The principal immediately called their bank but they were unable to stop the transaction. Fortunately, all but one of the payments were returned, leaving a shortfall of $80,000 that could not be recovered.
The principal said: “I have been a principal for over 20 years, am very thorough and careful in what I do. Many agencies will think it can’t happen to them because they have systems in place, but they need to be aware that it can happen to anyone. Complacency is your biggest enemy.
“It is important that agencies become more aware of cybercrime and check the systems they have in place to protect themselves, because this type of crime is growing exponentially.
“I was also surprised to find that our bank exhibited almost no empathy and, despite the amount of money stolen, needed to be constantly followed up for feedback on the potential return of the funds. An attempt to report the theft to the police resulted in a refusal by them to even take details of the crime. So you are totally on your own!
“I have lost all my sense of personal security because of this. It is terrifying what hackers can do and the level of sophistication is incredibly high.”
The agency did not have a standalone cybercrime insurance policy but had a cybercrime extension of their professional indemnity insurance, which is limited for cyber claims. Professional indemnity insurance also requires a third party to make a claim against the agency to cover a loss.
The Property Stock and Business Agents Act 2002 (No 66, Part 7, Section 89) requires a licensee to notify the Secretary in writing of a trust account becoming overdrawn within five days of becoming aware.
The Secretary means the Commissioner for Fair Trading, Department of Finance, Services and Innovation, or if there is no person employed as Commissioner, the Secretary of the Department of Finance, Services and Innovation.
The notification needs to include letting them know the name and number of the account, the amount by which the account is overdrawn, and the reason for the account becoming overdrawn. If not they can receive a maximum penalty of 100 points.
The perpetrator of this cybercrime has been identified as a 19-year-old from Estonia with a valid Australian visa, who has a warrant out for his arrest. Two of his accomplices have been arrested.
How did it happen?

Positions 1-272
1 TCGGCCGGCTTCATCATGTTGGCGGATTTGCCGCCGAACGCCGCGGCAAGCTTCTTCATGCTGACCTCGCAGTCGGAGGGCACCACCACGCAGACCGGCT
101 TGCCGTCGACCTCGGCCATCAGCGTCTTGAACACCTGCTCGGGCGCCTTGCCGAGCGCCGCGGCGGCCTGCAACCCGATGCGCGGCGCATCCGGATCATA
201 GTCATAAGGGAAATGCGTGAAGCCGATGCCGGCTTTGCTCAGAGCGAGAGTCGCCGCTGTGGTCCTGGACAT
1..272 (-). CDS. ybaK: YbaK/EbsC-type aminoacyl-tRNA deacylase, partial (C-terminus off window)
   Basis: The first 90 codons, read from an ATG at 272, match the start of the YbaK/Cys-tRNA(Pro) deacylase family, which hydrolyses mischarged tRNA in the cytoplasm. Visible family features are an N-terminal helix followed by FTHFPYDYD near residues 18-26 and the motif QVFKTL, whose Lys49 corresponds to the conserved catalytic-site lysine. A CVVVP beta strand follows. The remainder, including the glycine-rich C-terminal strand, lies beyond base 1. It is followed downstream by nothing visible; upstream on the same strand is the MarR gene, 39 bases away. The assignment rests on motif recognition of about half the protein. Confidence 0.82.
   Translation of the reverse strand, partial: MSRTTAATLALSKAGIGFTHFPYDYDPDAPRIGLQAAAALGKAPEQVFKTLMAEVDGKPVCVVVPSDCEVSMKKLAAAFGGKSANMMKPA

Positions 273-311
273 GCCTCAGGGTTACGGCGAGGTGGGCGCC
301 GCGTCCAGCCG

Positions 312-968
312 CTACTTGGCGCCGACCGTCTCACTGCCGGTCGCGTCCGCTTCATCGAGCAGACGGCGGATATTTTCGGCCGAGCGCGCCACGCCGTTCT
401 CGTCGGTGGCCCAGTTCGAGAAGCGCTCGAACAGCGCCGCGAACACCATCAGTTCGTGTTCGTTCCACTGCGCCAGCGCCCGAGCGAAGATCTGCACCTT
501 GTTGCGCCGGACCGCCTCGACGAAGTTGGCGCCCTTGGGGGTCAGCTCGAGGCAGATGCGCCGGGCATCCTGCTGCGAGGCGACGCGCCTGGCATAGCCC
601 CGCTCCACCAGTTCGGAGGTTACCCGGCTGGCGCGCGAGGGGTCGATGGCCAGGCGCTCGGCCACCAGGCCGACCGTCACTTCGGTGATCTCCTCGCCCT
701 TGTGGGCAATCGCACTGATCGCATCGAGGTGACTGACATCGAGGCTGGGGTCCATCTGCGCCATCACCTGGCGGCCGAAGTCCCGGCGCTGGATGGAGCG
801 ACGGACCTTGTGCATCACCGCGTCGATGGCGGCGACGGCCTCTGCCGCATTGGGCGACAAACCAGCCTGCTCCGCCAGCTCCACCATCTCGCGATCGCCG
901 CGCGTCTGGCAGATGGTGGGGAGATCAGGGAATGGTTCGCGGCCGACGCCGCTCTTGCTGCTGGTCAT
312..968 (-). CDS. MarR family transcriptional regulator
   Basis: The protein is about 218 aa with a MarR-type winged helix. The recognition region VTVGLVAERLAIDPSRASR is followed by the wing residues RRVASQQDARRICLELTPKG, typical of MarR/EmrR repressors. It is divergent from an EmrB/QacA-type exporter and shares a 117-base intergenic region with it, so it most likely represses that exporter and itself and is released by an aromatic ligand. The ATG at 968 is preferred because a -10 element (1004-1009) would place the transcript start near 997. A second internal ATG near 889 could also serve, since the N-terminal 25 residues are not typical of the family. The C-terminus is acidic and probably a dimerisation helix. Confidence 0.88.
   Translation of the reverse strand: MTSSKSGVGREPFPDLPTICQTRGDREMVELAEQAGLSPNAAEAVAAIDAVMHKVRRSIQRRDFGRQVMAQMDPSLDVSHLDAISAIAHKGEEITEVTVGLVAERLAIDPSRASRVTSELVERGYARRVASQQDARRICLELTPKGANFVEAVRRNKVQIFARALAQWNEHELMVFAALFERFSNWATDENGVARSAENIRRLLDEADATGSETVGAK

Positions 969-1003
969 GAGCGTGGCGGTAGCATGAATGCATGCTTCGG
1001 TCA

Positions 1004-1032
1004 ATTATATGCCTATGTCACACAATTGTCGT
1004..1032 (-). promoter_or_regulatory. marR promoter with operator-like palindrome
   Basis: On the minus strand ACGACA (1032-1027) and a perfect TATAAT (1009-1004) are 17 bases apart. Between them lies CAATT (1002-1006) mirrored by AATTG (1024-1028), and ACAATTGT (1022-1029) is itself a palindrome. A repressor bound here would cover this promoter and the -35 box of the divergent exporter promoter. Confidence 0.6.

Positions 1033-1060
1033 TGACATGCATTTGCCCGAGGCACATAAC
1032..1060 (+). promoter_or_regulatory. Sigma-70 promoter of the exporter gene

The principal used a security USB device to access their banking online, after entering their username and password. Once logged in to transfer some funds they received a message saying the online site was down for maintenance, so they logged out.
The principal attempted to log back in three hours later and found the same message. Concerned this was unusual the principal checked with their accounts department if they had had a problem accessing the site.
Once the accounts department logged into the bank online, to their horror they noticed five transactions amounting to over $750,000 dollars which had not been authorised. The hackers had gained access from logging in earlier.
The principal added: “No one can work out exactly how the hackers did it. My IT team spent three days on a forensic examination of the office server and individual computer and could find no evidence of any malware or spyware or any affected files.”
The principal had this advice to offer to agencies from the lessons they have learnt.
- Check your internet banking does not allow for Real Time Gross Settlement (RTGS) payments. This allows a same day transfer to another bank with transactions being settled as soon as they are processed, allowing for money to be transferred and withdrawn in a very short space of time rather than overnight
- Do not provide permissions for the same person to create and authorise a payment
- Carefully check transfers before authorising them. The agent, since the theft, noticed that the hackers had processed a test payment of water rates which they cancelled
- Do not use a USB to access internet banking as they can be compromised
- Don’t rely on your bank to protect you or put the correct safety systems in place - do your own due diligence on protection and ask questions of your bank and insurer on cybercrime prevention!
- Check that you are covered for cybercrime under your insurance policy
- If you are a victim of cybercrime, lodge a report with the Australian Cybercrime Online Reporting Network.
What policies can cover against this?
Samuel Rogers, from the cyber unit at JLT, who are the current distributors of Realcover, said: "This is an unfortunate situation and unfortunately this scenario would most likely not be picked up under a cyber insurance policy.
"This is a pure financial loss resulting from fraudulent access, and does not involve the loss or damage of data or a consequential business interruption loss caused by a system outage.
"This kind of loss is not normally covered under a cyber insurance policy, although there are a small number of policies that would add this cover by extension, normally for an additional premium, and at a sub-limited amount.
"This kind of loss is more likely to be insured however under a crime insurance policy, which will normally extend cover to computer fraud - the unlawful taking or fraudulently induced transfer of monies resulting from computer violation or unauthorised manipulation of computer systems, which was the case here."